by clicking the arrows at the side of the page, or by using the toolbar.
by clicking anywhere on the page.
by dragging the page around when zoomed in.
by clicking anywhere on the page when zoomed in.
web sites or send emails by clicking on hyperlinks.
Email this page to a friend
Search this issue
Index - jump to page or section
Archive - view past issues
GP Week : Issue 123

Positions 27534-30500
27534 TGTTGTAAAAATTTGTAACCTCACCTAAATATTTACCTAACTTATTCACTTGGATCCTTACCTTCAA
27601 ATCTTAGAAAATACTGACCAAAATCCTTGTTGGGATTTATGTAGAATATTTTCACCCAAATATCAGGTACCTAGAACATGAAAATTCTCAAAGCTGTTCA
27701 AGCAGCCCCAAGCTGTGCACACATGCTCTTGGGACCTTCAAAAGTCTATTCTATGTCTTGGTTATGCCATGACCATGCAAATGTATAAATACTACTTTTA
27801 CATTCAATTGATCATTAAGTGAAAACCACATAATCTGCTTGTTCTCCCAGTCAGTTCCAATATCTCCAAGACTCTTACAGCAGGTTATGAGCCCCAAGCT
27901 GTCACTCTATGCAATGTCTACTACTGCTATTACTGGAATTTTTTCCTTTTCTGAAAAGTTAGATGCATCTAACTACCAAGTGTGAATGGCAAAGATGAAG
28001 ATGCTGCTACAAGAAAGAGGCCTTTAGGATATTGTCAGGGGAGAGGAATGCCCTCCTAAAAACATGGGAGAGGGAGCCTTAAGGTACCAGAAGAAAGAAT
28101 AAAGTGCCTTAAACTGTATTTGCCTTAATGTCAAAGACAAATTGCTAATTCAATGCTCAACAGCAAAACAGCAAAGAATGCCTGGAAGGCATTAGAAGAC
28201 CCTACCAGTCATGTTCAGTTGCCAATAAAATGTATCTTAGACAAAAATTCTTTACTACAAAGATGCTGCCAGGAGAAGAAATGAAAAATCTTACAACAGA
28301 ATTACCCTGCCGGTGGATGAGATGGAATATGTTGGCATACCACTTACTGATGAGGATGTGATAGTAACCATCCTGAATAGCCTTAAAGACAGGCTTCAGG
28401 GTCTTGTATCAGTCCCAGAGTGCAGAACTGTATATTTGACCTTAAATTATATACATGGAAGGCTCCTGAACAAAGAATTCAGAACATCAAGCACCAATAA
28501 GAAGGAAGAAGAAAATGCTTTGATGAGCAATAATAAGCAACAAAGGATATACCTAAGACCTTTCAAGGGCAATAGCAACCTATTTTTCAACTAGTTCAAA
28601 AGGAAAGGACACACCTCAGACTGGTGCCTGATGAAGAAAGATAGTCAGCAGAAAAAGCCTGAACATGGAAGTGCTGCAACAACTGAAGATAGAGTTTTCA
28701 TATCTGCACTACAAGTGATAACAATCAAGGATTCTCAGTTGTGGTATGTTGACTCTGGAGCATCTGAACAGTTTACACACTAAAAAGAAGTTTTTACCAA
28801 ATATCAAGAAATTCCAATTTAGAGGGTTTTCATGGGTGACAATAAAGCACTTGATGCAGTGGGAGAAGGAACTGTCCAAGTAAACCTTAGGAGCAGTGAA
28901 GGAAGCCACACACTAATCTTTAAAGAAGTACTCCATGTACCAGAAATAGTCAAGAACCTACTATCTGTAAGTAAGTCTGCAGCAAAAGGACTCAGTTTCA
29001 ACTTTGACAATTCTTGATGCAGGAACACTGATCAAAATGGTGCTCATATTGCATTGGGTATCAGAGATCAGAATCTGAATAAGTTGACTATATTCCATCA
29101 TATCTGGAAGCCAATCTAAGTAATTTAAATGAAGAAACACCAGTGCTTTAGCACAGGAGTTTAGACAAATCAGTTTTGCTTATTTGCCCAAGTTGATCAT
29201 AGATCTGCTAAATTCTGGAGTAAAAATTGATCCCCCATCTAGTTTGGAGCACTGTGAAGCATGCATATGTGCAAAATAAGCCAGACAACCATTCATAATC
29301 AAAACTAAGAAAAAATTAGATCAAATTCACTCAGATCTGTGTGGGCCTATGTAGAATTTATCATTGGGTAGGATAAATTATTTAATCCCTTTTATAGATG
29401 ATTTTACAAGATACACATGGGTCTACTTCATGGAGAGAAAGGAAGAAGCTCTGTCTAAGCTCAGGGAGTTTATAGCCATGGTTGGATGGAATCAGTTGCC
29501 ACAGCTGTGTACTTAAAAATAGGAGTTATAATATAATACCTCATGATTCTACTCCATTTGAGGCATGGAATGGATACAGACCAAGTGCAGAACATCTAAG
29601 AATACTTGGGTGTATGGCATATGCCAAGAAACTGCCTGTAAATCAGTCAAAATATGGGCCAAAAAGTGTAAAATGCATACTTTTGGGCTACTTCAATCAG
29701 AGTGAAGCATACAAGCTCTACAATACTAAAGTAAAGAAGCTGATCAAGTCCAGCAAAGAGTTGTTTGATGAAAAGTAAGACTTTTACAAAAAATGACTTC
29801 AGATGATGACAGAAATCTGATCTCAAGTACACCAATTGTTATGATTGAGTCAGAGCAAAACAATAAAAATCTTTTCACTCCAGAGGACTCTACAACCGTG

One-litre Super-test fizzles out to access a huge global audience ADVeRTISe in gPWeeK EAGERLY anticipated special tests where next year’s 1000cc-rule bikes would have met in public for the first time have fizzled out for lack of interest – or of readiness, after Yamaha made a curt announcement that their planned tests had been postponed at the last minute. Yamaha was the last factory expected to turn up at Mugello, after Honda and Ducati had confirmed that they preferred to pursue their own test programme privately. Suzuki’s 1000cc plans remain shrouded in mystery, with rumours suggesting the factory may stay on next year with a one -rider team using this year’s 800cc machine possibly just wishful thinking from the beleaguered factory team. Ducati’s new bike has already been tested twice by Rossi and Hayden, and testing continues with the test team ... only eight days are allowed with regular riders. Stoner has also tested the new Honda, with Pedrosa’s injury preventing him from joining in. The Australian gave the new bike a rave review. Yamaha cancelled the Mugello test “to allow for further time for the development of the bike,” they said. The next chance Lorenzo and Spies will have to test the bike for the first time will be after the Czech Republic GP in mid-August. The riders hid their disappointment. “I think it’s a blessing in disguise,” said Spies. “ When we ride it we won’t just have a bike to ride, but also parts to test to give the engineers a better direction.” Lorenzo said: “The bike’s philosophy is similar to the current M1, and they have very good things to say to me about the motor. I can’t wait to try it. HIGH SIDES n Valentino Rossi’s Mugello problems were complicated when his long-time crew chief Jerry Burgess was absent for the first race in living memory, after flying home at short notice when his wife was diagnosed with cancer. Burgess is expected back for the next round in Germany; Rossi joined the paddock in a message of goodwill to Claudine Burgess, who worked in racing before their marriage. Rossi also lost the first practice session when both of his bikes were crippled by different electrical faults. n The all-round resurface at the spruced-up Ferrari-owned Mugello circuit was rapturously received by riders, with vivid memories of how bumps pulled up by F1 cars in the braking areas added a dangerous extra complication to a fast and challenging circuit. Lap records were smashed in all classes. n The Marc VDS team is on the brink of cancelling its BMW-Suter CRT- team bike project in favour of leasing a factory bike, according to a report in England’s MCN. The only known running CRT prototype was due for more tests at Mugello, but the machine has proved far from competitive in its early tests. n In the wake of the launch of Honda’s complete Moto3 bike but in advance of any definite launch from KTM, a second Moto3 engine was introduced at the Italian GP. Made by Ioda Racing and Robby Moto Engineering, the EMIR GP3 is a twin- cam four-valve 250 single with titanium engine internals, a cassette gearbox, 50- odd horsepower – and a discount price for early customers ... 12,000 Euros plus tax for orders place through August for November delivery. Ioda previously showed a Moto3 prototype at last year’s Portuguese GP. n Teams’ association IRTA and rights lease-holders Dorna have renewed their existing contract for a further five years, it was announced at Assen. The extended deal came 25 years after the formation of IRTA, which was originally a rebel power group highly instrumental in designing the structure of modern racing. Yamaha’s 2012 MotoGP bike delayed 16